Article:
Forget elections; let’s have a fitness debate
By the time this article hits the page, the second presidential debate of the election of 2012 will be history, and the media will have already declared a winner. In the spirit of democracy and free speech, I’ve decided to dedicate this week’s Ask the Trainer column to discussing some of the most controversial fitness debates that have been argued in fitness magazines and gyms around the country for the last decade.
Free weights versus machines
Don’t kid yourself; if you’re not lifting free weights, you’re not working out. Don’t get me wrong; I love machines and regularly include them in my routine, but there’s nothing like the sound of iron clanging together as you finish your set, rack the weight and hear your heart pumping through your eardrums. More importantly, the benefits offered by free weights are endless. For example, lifting free weights requires your body to function like an athlete’s, forcing it to use strength, balance and coordination. Also, free weights are more functional, which means they simulate real-life situations much better and recruit more muscle fibers than a fancy machine with weights attached to a cable. In addition, they offer more versatility and greater range of motion, allowing lifters to change angles and hand grips and do ballistic movements such as power cleans, deadlifts and high pulls.
Cardio versus weight lifting
It seems there is confusion in mainstream America as to what type of exercise builds lean muscle and burns fat more effectively, cardio or weight training, but from my experiences the answer is clear, and weight training beats the pants off cardio every time. The fact is, weight lifting builds lean muscle tissue that makes your body burn more calories all day. Cardio burns empty calories, and as soon as you’re finished, the calorie burn stops. Weight training also causes a biological phenomenon called EPOC, or excess post-exercise oxygen consumption. EPOC refers to the extra calories that your body must burn for the next 24-48 hours to recover from your workout and is extremely effective in elevating your metabolism and releasing chemicals that repair and build tight, lean muscle.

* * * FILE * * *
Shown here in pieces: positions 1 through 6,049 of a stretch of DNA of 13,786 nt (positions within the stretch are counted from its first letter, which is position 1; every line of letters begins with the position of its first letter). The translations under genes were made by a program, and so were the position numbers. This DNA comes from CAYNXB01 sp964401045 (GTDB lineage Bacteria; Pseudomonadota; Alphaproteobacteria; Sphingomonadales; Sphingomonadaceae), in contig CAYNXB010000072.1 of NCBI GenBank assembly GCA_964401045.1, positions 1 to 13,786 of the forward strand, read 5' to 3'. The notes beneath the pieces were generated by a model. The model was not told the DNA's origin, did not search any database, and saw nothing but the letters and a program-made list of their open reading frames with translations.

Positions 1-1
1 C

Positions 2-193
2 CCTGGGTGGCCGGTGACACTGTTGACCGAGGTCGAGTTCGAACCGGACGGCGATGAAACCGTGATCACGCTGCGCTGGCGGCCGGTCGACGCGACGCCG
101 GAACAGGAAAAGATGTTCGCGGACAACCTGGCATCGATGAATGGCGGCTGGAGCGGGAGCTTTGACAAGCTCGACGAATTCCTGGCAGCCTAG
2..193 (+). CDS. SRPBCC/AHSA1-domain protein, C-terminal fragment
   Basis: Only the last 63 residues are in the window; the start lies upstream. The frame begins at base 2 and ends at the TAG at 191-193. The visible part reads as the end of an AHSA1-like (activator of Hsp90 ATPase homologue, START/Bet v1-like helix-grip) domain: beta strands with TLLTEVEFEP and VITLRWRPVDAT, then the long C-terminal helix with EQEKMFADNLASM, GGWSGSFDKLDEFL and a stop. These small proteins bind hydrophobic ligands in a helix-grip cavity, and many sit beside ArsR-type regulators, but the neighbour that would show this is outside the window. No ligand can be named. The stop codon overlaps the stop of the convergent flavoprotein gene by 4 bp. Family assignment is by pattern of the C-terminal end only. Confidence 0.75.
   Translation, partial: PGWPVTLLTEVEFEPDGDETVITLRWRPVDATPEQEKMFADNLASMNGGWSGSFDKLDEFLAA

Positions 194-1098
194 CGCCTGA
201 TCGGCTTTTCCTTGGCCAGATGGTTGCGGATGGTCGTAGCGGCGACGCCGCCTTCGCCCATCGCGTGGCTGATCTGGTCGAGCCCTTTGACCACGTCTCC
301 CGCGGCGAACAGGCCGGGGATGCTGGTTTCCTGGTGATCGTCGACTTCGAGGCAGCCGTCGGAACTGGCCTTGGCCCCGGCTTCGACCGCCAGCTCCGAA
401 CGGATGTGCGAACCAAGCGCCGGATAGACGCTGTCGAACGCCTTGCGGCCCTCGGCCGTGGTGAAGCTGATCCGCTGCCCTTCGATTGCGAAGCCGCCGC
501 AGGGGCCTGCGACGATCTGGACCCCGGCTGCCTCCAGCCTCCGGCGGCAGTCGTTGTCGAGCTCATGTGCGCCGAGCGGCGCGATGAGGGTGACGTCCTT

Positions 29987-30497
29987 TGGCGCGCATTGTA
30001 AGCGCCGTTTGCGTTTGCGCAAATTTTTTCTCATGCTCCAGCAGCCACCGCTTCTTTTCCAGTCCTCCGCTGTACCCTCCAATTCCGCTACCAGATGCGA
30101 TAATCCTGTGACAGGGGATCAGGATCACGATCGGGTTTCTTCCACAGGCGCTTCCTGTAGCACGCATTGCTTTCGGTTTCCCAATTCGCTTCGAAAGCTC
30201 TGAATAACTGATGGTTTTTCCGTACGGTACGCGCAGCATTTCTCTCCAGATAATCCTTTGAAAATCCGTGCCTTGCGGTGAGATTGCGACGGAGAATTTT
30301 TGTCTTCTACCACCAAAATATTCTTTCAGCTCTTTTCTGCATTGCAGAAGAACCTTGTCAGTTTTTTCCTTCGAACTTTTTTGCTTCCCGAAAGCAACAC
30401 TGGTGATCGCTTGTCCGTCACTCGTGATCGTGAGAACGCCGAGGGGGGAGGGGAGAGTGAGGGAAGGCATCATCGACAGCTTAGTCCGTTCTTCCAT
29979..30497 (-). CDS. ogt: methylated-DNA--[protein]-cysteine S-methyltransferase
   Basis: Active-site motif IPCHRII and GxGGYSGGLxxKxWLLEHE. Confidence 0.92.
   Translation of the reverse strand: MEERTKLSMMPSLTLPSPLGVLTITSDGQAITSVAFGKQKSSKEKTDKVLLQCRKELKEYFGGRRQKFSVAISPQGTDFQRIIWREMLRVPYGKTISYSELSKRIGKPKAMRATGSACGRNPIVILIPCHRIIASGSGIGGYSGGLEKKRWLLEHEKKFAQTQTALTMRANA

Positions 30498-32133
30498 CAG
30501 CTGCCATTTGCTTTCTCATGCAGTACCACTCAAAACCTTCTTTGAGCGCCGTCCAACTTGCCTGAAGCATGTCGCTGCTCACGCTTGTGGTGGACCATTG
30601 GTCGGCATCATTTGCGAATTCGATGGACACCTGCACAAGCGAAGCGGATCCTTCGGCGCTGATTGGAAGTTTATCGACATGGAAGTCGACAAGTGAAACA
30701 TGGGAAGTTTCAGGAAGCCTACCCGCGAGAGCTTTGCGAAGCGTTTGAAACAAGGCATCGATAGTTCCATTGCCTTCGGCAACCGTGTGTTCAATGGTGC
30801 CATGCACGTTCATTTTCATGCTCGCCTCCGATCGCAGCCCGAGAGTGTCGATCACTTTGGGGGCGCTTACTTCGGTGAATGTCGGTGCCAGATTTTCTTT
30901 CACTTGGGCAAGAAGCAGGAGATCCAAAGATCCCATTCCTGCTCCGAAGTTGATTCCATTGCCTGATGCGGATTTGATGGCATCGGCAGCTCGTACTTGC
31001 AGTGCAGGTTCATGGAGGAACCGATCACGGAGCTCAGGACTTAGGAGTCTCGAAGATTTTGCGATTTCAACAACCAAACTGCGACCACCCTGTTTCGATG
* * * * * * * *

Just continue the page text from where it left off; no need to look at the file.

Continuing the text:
Marathons versus high-intensity interval training
I’m not knocking anyone who runs marathons; in fact I have great respect for anyone willing to run 26.2 miles for fun, but if your goal is to build quality muscle and burn fat, running a marathon is not the answer. Research has proven that the most effective way to get in shape and burn fat is by doing high-intensity interval training. HIIT means doing shorter, more intense cardio sessions with incremental bursts of speed throughout the session. This allows you to work at a more intense level than you would normally be able to accomplish. A good example of this would be walking for two minutes and then jogging for 30 seconds or jogging for two minutes and then sprinting for 30 seconds. This type of training ensures that your heart rate travels through an entire range of intensities, never allowing it to get used to the workload and forcing continual results. High-intensity interval training can be done with just about any machine or athletic activity including the elliptical, arch trainer, treadmill or jump rope, and the intensity depends on your fitness level, but the results will be more pleasing than with standard cardio work.